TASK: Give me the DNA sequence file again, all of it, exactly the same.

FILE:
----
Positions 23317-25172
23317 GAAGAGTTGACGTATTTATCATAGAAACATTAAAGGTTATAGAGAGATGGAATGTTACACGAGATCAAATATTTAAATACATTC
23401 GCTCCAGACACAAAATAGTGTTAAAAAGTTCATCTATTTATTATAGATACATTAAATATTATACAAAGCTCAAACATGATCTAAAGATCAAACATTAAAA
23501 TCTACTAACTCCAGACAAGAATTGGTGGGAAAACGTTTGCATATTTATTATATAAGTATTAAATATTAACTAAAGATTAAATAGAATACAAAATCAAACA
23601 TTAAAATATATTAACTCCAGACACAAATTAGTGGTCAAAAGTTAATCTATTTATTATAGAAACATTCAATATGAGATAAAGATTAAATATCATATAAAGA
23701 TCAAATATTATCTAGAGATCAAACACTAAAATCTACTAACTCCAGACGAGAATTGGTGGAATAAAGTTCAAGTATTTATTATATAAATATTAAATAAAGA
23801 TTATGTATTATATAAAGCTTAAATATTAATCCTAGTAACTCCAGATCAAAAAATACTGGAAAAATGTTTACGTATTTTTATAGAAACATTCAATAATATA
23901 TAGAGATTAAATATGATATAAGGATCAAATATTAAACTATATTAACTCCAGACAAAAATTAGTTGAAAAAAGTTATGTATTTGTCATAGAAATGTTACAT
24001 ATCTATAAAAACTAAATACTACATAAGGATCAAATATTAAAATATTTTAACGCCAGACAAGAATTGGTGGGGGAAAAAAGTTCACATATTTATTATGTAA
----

Positions 23317-25172
23317 GAAGAGTTGACGTATTTATCATAGAAACATTAAAGGTTATAGAGAGATGGAATGTTACACGAGATCAAATATTTAAATACATTC
23401 GCTCCAGACACAAAATAGTGTTAAAAAGTTCATCTATTTATTATAGATACATTAAATATTATACAAAGCTCAAACATGATCTAAAGATCAAACATTAAAA
23501 TCTACTAACTCCAGACAAGAATTGGTGGGAAAACGTTTGCATATTTATTATATAAGTATTAAATATTAACTAAAGATTAAATAGAATACAAAATCAAACA
23601 TTAAAATATATTAACTCCAGACACAAATTAGTGGTCAAAAGTTAATCTATTTATTATAGAAACATTCAATATGAGATAAAGATTAAATATCATATAAAGA
23701 TCAAATATTATCTAGAGATCAAACACTAAAATCTACTAACTCCAGACGAGAATTGGTGGAATAAAGTTCAAGTATTTATTATATAAATATTAAATAAAGA
23801 TTATGTATTATATAAAGCTTAAATATTAATCCTAGTAACTCCAGATCAAAAAATACTGGAAAAATGTTTACGTATTTTTATAGAAACATTCAATAATATA
23901 TAGAGATTAAATATGATATAAGGATCAAATATTAAACTATATTAACTCCAGACAAAAATTAGTTGAAAAAAGTTATGTATTTGTCATAGAAATGTTACAT
24001 ATCTATAAAAACTAAATACTACATAAGGATCAAATATTAAAATATTTTAACGCCAGACAAGAATTGGTGGGGGAAAAAAGTTCACATATTTATTATGTAA